November 2-22, 2008
While in South Africa Pnina and I decided to rent a car, in Zambia we decided to go with public transport. This also applied to Malawi (we didn’t originally plan to visit Malawi but we ended up going there – more on that in another post).
At one end of the spectrum you have large buses. They are bigger and the seats are theoretically more comfortable, but there are still issues.
First off, they rarely leave on time. In fact, in the 3 weeks Pnina and I spent in Zambia and Malawi, we only had 2 buses leave on time: the ride from Lusaka to Livinstone and the ride back. Everywhere else the bus left anywhere from 30 minutes to 3 hours after the advertised time. Why such a delay? Because the companies don’t leave until the bus is full, so they hang around waiting for more people to join. Eventually some people from the bus get tired and drop off, so the waiting game gets longer. Meanwhile the people who choose to stay on the bus have the pleasure of baking in the heat (they hardly ever use air-con).
And by the way when I say “full” I mean “really really full”. It’s not enough to fill every seat, they also have to put something in the aisle, don’t they? In Malawi they actually sold standing-only tickets. In Zambia they would just stuff cargo in the aisle. We had one bus ride from Lusaka to Chipata where the aisle was so crowded with boxes that to get out of the bus you had to climb from one armrest to the next. In the US it would have broken some kind of fire code, I’m sure, but in Zambia, no problem.
All the waiting around is good for one group of people – the hawkers selling food, soft drinks, small baggies of water, hard-boiled eggs, mangos, sunglasses, perfumes, and various other do-dads. Sometimes they climb on the bus and sometimes they try to reach up from the ground:
You see hawkers like this at every stop along the way, so at least you don’t have to worry about packing a lunch.
The waiting game is also good for preachers! Zambia and Malawi are full of devout Christians. We found that it was very common for somebody (the driver or a random passenger) to say a prayer before we hit the road. We don’t know what the prayers were all about because they used the local language, but they did mention “yesu” a lot and at the end everyone said “amen”. In a couple of cases we actually had a preacher come on the bus and do a whole 15 minute sermon.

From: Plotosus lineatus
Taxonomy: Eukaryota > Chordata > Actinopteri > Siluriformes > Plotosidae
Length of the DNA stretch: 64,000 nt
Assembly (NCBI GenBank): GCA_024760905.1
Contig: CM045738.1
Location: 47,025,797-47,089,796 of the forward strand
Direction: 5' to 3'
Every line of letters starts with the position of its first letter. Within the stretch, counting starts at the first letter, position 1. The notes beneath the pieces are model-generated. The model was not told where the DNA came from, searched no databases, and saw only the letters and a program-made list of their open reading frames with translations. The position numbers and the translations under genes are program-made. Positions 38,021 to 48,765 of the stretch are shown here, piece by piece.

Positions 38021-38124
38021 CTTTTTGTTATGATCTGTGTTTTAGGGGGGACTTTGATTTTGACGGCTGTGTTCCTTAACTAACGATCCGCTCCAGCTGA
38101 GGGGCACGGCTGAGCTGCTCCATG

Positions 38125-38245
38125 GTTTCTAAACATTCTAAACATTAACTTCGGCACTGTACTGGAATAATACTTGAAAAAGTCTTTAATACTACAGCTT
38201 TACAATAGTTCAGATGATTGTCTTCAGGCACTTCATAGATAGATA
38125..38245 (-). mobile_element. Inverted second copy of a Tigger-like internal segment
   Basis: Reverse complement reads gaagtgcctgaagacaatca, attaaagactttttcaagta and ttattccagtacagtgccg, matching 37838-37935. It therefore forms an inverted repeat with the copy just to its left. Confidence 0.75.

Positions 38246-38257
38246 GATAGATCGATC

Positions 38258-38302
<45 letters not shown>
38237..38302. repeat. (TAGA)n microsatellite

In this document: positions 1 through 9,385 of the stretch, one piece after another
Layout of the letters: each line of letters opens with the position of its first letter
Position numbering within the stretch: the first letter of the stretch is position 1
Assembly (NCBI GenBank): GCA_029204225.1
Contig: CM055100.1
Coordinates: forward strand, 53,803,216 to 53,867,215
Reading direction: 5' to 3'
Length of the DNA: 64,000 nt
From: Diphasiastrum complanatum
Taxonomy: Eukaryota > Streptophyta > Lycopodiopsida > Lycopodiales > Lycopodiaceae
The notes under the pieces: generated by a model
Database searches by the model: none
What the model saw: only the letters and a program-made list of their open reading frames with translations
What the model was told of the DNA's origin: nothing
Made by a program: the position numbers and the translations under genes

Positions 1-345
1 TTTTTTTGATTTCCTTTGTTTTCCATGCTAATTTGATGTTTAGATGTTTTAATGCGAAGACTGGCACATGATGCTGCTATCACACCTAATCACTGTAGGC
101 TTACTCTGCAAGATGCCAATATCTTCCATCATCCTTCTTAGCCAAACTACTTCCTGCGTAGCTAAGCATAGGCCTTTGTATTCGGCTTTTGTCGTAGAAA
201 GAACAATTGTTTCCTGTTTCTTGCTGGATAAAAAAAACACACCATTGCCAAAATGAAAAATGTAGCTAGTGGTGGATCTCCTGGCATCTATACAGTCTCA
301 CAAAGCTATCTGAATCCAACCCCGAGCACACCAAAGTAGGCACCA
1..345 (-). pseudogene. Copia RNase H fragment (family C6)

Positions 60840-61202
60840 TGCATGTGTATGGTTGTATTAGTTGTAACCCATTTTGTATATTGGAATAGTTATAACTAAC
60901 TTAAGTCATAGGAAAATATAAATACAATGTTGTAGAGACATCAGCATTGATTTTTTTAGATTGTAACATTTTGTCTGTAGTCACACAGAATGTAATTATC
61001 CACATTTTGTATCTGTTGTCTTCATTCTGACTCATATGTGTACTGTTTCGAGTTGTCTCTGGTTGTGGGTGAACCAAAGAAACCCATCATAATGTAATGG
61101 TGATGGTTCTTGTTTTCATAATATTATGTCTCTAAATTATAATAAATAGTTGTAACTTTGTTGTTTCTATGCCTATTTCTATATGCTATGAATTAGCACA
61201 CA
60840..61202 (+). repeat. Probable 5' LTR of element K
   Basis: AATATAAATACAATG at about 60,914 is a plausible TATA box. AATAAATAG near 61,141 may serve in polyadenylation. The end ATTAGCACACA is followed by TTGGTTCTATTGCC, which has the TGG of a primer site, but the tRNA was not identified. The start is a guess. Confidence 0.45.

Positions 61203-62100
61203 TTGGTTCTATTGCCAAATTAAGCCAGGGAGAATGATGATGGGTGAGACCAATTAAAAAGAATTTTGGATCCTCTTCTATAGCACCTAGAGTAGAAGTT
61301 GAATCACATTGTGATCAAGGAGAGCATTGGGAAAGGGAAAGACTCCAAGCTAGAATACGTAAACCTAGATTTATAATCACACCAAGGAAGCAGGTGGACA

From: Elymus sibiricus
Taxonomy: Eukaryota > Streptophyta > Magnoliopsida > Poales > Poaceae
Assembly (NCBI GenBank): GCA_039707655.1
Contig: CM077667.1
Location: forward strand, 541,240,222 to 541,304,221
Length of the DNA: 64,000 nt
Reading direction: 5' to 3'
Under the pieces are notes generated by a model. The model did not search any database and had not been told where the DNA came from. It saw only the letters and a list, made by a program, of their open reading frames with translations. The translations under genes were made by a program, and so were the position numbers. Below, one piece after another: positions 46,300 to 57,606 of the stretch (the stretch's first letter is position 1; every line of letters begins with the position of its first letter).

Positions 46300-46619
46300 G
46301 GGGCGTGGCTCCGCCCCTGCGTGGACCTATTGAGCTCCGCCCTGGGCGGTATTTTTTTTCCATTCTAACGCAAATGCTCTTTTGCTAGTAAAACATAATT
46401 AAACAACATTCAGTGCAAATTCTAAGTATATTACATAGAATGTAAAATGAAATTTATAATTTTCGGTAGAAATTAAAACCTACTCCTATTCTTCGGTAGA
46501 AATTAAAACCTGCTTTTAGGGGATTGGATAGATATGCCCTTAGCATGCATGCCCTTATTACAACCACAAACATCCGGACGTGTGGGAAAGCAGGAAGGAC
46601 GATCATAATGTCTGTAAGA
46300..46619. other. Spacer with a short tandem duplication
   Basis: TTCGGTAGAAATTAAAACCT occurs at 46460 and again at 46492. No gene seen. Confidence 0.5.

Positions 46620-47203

When it’s not full-size buses it’s mini-buses or mini-vans. The main benefit with these is that they fill up quicker so you generally have to wait less. But they cost a little more and you get even less leg room (not so much of an issue for Pnina, but for me, well, you know).
And at the complete other end of the spectrum, in Malawi, you have matolas – pick up trucks. A few lucky souls get to ride on actual seats in the front, but the majority of the people ride on the flatbed in the back. Some sit on the floor of the flatbed, some sit on the edge, and some stand; and everyone hugs some piece of cargo, generally not their own. Here’s a small example:
The worst matola ride we had was from Monkey Bay to Cape Maclear. It was only 45 minutes but it was on a hilly, bumpy dirt road. Pnina sat with one butt-cheek on the rail and another butt-cheek on a giant sack of corn. She was the lucky one. I stood the whole way with my feet together like a monopod, desperately clutching Pnina with one arm and some random guy’s shoulder with the other arm. How I didn’t tip over still astounds me. I did catch one branch in the face.
When our rides reached their destinations (especially in larger towns), there were always at least a dozen people anxious to help us find our next ride – taxi drivers or guys who were hoping to make a small referral fee sending us to their buddy’s mini van. At times these guys were pretty aggressive. They generally tried to pick up our bags and head to their ride. Our experience in India helped prepare us for this, but it was still not much fun.
But for all these hassles, though, it was definitely much cheaper to get around by public transport in Zambia and Malawi than it was in South Africa (where it cost us $30/day + gas).